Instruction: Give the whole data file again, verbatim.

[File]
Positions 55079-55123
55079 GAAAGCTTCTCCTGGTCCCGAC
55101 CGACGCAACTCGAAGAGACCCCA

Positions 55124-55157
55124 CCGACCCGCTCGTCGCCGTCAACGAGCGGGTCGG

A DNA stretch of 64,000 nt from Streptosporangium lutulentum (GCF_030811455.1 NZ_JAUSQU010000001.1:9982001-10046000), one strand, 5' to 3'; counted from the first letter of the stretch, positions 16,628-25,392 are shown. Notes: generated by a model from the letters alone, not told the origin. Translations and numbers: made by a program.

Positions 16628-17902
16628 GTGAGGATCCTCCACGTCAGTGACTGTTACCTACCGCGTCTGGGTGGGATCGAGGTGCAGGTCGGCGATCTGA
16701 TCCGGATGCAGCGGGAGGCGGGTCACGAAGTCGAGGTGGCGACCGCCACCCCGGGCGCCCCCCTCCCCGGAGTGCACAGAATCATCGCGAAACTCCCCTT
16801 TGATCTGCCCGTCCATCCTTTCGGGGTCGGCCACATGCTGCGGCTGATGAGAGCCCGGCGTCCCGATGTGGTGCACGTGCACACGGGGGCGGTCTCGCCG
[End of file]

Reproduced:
Positions 55079-55123
55079 GAAAGCTTCTCCTGGTCCCGAC
55101 CGACGCAACTCGAAGAGACCCCA

Positions 55124-55157
55124 CCGACCCGCTCGTCGCCGTCAACGAGCGGGTCGG

A DNA stretch of 64,000 nt from Streptosporangium lutulentum (GCF_030811455.1 NZ_JAUSQU010000001.1:9982001-10046000), one strand, 5' to 3'; counted from the first letter of the stretch, positions 16,628-25,392 are shown. Notes: generated by a model from the letters alone, not told the origin. Translations and numbers: made by a program.

Positions 16628-17902
16628 GTGAGGATCCTCCACGTCAGTGACTGTTACCTACCGCGTCTGGGTGGGATCGAGGTGCAGGTCGGCGATCTGA
16701 TCCGGATGCAGCGGGAGGCGGGTCACGAAGTCGAGGTGGCGACCGCCACCCCGGGCGCCCCCCTCCCCGGAGTGCACAGAATCATCGCGAAACTCCCCTT
16801 TGATCTGCCCGTCCATCCTTTCGGGGTCGGCCACATGCTGCGGCTGATGAGAGCCCGGCGTCCCGATGTGGTGCACGTGCACACGGGGGCGGTCTCGCCG